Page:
Different Layers provide different quality of fossils.
Obviously over 50 million years, there are deeper layers of limestone than others in fossil lake. There are 2 layers we are really concerned about. The first layer is what is referred to as the 18 inch layer. The 18 inch layer produces some of the finest specimens in the world. Why? One word, Kerogen. Kerogen is derived from algae that have settled to create layers alternating with limestone. The Kerogen forms a very strong "glue" that holds the layers together. When the 18 inch layer is split, it will split along the weaker, non-kerogen, layers that are not as likely to hold fossils. The split limestone contains complete specimens that can be prepared with special tools to create incredibly detailed fossils.
The second layer is what is called the "split fish layer". This layer of limestone does not contain kerogen so the limestone is weakest in the layers that do contain fossils. When you split this layer, its common to immediately expose fossils. This layer usually does not contain specimens detailed enough for scientific study because of damage from splitting but it's a perfect layer for fossil collectors. This is the layer we will focus on.
I will have another instructable on how to prepare 18 inch layer fossils later.
Here's a few tidbits about the limestone from the green river formation.
- 9 inches of limestone represents about 1 million years!
- Over millions of years, volcanoes erupted spewing large amounts of ash into the atmosphere. The ash layers will show up in the limestone as geologic markers. They are thicker than normal limestone layers and are called tuff layers.
- Volcanoes in what is now Yellowstone National park spewed ash clouds that settled in the lake. This is how they know that the sediment is approximately 50 million years old or early to mid Eocene.
- Organic layers are where you find the vast majority of fossils. These layers are stained different colors which allow visualization of the fossils in the different layers.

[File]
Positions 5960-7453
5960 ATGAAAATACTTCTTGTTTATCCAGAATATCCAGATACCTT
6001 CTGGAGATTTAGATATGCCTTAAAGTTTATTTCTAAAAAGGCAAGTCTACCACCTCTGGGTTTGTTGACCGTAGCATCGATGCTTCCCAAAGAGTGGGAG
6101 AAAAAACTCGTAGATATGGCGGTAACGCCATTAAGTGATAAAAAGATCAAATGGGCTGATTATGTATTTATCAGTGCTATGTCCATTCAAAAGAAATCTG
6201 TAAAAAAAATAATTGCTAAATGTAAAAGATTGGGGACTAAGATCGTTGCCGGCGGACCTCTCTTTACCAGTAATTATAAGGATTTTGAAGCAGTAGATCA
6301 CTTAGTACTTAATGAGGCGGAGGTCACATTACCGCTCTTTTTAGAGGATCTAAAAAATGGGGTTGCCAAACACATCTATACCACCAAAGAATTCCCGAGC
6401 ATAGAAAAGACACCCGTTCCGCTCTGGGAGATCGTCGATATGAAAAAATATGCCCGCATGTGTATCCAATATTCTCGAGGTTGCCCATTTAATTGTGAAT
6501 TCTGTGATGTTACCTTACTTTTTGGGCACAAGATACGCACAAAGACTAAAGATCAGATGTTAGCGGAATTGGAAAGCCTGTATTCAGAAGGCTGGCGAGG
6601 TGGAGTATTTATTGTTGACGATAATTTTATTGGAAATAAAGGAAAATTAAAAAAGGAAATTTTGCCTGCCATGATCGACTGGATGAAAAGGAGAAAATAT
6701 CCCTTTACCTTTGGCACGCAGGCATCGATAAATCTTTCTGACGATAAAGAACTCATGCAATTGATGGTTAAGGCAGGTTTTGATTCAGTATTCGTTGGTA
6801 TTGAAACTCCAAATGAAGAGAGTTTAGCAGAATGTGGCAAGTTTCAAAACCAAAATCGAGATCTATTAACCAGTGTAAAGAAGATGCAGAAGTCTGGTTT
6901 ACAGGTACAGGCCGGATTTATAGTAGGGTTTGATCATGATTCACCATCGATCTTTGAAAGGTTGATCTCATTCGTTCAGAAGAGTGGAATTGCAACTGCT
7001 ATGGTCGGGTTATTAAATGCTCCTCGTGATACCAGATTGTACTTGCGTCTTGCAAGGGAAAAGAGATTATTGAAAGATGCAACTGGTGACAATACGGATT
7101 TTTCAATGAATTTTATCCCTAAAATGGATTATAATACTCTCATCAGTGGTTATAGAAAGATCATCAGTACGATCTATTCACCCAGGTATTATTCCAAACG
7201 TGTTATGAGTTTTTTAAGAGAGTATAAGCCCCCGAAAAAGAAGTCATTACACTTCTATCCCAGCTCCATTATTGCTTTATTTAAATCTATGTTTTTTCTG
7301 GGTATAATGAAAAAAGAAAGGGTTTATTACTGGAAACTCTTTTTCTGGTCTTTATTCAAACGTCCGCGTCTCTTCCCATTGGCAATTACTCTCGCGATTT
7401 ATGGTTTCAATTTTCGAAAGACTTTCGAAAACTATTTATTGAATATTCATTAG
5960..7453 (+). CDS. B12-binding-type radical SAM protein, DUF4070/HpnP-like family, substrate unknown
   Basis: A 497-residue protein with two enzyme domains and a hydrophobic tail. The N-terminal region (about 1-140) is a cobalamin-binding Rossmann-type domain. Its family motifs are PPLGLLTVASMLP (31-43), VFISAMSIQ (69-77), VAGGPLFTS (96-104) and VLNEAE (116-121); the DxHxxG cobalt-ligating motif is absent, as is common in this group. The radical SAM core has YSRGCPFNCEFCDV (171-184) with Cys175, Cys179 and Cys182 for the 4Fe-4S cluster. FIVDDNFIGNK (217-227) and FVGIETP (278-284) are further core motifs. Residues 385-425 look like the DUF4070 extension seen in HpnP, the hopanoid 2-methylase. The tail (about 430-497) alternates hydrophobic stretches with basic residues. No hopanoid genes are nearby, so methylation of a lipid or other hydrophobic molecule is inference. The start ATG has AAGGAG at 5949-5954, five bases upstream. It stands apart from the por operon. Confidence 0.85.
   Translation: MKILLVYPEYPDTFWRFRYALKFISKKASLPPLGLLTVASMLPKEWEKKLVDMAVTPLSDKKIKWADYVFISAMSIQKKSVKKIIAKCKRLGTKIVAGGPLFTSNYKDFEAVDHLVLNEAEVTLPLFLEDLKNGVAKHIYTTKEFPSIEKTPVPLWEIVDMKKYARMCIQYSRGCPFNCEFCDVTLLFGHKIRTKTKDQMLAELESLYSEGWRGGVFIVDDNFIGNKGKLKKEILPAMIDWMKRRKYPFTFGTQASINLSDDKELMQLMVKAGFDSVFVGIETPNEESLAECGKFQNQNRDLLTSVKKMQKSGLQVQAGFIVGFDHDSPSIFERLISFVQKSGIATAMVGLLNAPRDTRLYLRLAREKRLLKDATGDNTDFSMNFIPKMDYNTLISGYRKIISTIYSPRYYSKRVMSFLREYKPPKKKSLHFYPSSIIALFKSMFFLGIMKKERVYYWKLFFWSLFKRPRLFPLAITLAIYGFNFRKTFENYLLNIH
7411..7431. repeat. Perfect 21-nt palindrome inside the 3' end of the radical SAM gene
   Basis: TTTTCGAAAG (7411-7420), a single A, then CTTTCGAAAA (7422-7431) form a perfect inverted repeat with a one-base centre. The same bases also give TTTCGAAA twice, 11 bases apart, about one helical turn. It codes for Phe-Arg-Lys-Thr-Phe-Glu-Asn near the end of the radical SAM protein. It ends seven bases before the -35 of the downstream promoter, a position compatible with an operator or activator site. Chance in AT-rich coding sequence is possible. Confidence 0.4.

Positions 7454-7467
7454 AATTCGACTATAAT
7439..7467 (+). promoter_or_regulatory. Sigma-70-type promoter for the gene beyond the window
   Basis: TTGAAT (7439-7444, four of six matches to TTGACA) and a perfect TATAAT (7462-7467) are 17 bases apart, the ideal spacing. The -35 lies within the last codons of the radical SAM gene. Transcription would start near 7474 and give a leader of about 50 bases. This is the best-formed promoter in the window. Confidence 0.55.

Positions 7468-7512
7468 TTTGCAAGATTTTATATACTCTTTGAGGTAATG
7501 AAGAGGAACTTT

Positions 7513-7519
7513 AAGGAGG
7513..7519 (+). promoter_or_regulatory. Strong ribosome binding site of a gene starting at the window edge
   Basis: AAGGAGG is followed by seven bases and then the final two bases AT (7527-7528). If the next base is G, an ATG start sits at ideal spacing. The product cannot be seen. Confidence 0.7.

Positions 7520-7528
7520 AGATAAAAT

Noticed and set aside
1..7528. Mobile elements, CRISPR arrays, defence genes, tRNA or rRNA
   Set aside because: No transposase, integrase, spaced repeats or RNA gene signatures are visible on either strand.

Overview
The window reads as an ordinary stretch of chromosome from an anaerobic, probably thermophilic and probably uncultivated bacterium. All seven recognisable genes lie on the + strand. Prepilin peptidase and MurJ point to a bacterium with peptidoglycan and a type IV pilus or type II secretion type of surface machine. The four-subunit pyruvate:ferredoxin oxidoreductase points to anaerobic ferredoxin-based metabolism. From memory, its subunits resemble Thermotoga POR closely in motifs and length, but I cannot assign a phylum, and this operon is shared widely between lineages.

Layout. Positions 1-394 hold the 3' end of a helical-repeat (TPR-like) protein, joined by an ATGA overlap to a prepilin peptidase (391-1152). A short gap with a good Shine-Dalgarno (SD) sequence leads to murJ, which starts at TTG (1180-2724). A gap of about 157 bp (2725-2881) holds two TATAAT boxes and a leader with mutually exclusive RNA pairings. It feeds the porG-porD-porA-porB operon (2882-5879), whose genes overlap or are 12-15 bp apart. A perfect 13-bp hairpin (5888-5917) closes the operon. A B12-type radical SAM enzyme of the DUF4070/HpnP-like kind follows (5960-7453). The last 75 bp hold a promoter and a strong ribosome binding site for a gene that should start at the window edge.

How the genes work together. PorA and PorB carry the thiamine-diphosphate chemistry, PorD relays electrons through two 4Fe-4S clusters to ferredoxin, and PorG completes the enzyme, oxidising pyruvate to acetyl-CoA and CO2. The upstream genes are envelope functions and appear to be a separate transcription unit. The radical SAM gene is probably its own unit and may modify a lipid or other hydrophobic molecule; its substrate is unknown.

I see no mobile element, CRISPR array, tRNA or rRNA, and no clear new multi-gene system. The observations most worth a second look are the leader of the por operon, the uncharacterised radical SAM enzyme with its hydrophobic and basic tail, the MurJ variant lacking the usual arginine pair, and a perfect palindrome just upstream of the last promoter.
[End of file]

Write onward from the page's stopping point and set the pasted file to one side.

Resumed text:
Step 3: Lets Start Splitting!!
Enough about the history and formation of fossils at fossil lake, lets start splitting!!
Not knowing exactly where the pristine fossils are makes rock splitting very exciting. It's similar to treasure hunting in area where you KNOW there's treasure so the anticipation of a find is very exciting.
You always want to wear gloves and safety glasses when working with rocks, chisels and hammers.
Start by identifying the different layers of the limestone. As mentioned earlier, fossils will create a "stain" so if you can visualize the stained area of rock you can place your chisel in that area. Push the chisel tip directly in the cleavage between layers keeping the chisel as straight as possible along the line. This will prevent uneven splits or cracked rock.
As the layers begin to separate, you will see an even split along the length of the stone. Proceed slowly to prevent uneven splits or fractures. As the chisel gets deeper into the limestone you will hear a hollow sound as you tap the chisel. This hollow sound generally indicates that the stone is split to the point that you can completely separate the layers. Begin to gently angle the chisel to lift the layers apart. Once the layers are apart you can find your fossils!
Don't expect to be perfect at first. Just like anything else, it takes some practice to become proficient at splitting limestone. You also won't find a fossil with every split but you more often than not, you'll find something and it's ALWAYS exciting!
Once you have a specimen you can do some careful preparation to make it even more presentable but that will be another instructable!
Step 4: Where to Get Fossil Rich Limestone
A lot of you may be saying "that would be awesome but I don't live near fossil lake!". Never fear, out of shear insanity, we had 25 ton's of fossil rock shipped to our location. After realizing that's A LOT of rock we can ship 10 to 30 pounds of rock so you can discover your own fossils! Check it out at:
You can find the best splitting tools at www.geo-tools.com
Don't forget to vote for my instructable if you found it enlightening!